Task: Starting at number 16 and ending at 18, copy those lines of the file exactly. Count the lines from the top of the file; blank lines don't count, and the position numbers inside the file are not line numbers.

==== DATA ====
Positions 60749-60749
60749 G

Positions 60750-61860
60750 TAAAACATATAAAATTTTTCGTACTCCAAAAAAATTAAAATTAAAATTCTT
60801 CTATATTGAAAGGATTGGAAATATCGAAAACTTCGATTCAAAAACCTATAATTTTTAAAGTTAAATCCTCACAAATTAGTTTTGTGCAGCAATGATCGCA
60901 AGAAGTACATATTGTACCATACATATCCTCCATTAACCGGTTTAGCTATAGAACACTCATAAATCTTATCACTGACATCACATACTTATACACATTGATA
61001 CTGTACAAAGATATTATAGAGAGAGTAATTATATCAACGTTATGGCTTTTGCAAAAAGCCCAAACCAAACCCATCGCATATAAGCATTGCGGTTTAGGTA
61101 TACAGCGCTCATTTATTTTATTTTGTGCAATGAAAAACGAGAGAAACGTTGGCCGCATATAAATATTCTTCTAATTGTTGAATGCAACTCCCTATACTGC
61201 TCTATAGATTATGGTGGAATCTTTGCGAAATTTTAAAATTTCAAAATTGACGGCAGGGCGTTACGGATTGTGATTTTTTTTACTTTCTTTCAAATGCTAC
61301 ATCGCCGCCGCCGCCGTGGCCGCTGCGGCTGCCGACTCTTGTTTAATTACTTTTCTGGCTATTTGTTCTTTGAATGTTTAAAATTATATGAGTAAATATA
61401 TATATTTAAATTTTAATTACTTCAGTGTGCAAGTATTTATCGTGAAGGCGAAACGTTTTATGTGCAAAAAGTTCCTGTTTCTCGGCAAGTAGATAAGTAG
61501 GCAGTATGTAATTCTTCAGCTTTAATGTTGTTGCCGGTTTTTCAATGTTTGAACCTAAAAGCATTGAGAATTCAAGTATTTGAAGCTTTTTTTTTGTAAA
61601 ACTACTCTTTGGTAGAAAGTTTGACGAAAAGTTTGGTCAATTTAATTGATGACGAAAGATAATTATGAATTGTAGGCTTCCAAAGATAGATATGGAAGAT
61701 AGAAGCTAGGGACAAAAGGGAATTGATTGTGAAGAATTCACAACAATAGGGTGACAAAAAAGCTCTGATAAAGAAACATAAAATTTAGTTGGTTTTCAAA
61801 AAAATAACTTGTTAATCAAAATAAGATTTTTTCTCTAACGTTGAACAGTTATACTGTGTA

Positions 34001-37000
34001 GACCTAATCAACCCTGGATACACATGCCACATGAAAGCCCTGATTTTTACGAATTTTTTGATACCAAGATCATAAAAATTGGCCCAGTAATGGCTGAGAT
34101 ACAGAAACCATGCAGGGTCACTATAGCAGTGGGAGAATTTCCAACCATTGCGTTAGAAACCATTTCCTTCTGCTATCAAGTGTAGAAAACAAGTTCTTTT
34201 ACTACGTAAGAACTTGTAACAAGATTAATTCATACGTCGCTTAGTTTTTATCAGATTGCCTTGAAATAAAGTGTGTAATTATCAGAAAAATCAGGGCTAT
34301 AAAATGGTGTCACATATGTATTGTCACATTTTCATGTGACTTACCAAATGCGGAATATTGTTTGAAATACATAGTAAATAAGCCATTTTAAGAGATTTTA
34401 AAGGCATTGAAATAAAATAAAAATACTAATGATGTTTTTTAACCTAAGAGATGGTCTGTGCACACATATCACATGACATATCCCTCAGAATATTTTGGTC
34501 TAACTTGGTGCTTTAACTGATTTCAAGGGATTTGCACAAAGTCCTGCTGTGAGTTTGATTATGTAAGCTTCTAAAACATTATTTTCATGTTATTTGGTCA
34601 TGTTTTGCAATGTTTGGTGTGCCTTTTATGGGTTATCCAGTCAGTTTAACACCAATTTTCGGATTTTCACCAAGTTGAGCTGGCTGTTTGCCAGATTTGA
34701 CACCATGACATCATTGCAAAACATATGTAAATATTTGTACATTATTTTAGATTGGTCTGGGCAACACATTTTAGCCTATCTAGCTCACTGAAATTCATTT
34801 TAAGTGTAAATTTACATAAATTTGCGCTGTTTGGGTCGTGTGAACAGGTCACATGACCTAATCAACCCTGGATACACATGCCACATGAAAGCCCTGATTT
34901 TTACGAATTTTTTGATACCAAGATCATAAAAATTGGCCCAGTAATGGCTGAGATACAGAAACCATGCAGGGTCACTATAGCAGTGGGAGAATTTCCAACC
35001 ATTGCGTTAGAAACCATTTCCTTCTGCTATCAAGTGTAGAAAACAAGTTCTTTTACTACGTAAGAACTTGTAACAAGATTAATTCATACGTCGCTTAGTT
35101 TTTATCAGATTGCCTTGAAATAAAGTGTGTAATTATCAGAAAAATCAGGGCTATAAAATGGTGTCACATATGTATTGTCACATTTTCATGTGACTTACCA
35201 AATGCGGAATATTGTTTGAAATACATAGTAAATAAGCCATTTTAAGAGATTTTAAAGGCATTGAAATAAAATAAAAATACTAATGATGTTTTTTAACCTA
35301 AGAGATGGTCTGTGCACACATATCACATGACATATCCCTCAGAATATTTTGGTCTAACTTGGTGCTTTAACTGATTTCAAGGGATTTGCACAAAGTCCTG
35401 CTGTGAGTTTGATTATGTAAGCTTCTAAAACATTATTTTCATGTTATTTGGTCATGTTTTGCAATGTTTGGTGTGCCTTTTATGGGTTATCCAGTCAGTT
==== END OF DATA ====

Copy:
Positions 34001-37000
34001 GACCTAATCAACCCTGGATACACATGCCACATGAAAGCCCTGATTTTTACGAATTTTTTGATACCAAGATCATAAAAATTGGCCCAGTAATGGCTGAGAT
34101 ACAGAAACCATGCAGGGTCACTATAGCAGTGGGAGAATTTCCAACCATTGCGTTAGAAACCATTTCCTTCTGCTATCAAGTGTAGAAAACAAGTTCTTTT